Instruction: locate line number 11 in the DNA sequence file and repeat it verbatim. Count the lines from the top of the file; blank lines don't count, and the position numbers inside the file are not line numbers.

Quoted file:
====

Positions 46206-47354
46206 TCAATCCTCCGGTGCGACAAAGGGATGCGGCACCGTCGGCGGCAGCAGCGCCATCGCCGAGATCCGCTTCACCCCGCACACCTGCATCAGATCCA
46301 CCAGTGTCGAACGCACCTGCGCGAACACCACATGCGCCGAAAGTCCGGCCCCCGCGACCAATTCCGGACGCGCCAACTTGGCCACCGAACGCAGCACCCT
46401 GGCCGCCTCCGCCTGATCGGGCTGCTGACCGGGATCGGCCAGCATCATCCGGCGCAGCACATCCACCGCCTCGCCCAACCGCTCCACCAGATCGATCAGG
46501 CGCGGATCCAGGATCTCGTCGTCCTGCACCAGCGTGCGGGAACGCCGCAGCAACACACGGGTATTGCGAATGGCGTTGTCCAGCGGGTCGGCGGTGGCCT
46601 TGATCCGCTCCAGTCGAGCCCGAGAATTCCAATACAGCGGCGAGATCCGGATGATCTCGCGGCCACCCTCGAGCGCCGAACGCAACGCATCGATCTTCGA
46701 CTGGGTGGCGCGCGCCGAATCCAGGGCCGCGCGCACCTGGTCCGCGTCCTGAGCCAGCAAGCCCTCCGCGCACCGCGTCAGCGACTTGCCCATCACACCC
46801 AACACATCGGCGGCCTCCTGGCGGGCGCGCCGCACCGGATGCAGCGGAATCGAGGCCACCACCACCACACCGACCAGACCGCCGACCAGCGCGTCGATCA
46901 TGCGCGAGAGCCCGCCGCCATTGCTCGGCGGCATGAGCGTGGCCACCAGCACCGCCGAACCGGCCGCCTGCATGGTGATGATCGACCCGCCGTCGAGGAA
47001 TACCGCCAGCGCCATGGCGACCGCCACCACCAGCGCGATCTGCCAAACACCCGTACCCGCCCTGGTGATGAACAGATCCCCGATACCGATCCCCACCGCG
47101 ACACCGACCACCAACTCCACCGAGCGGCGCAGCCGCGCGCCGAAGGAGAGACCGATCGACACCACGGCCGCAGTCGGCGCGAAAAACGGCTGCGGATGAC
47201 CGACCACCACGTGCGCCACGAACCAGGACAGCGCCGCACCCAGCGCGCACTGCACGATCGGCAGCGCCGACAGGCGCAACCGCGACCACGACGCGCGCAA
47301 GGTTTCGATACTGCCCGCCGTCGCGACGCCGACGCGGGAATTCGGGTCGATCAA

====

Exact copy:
47101 ACACCGACCACCAACTCCACCGAGCGGCGCAGCCGCGCGCCGAAGGAGAGACCGATCGACACCACGGCCGCAGTCGGCGCGAAAAACGGCTGCGGATGAC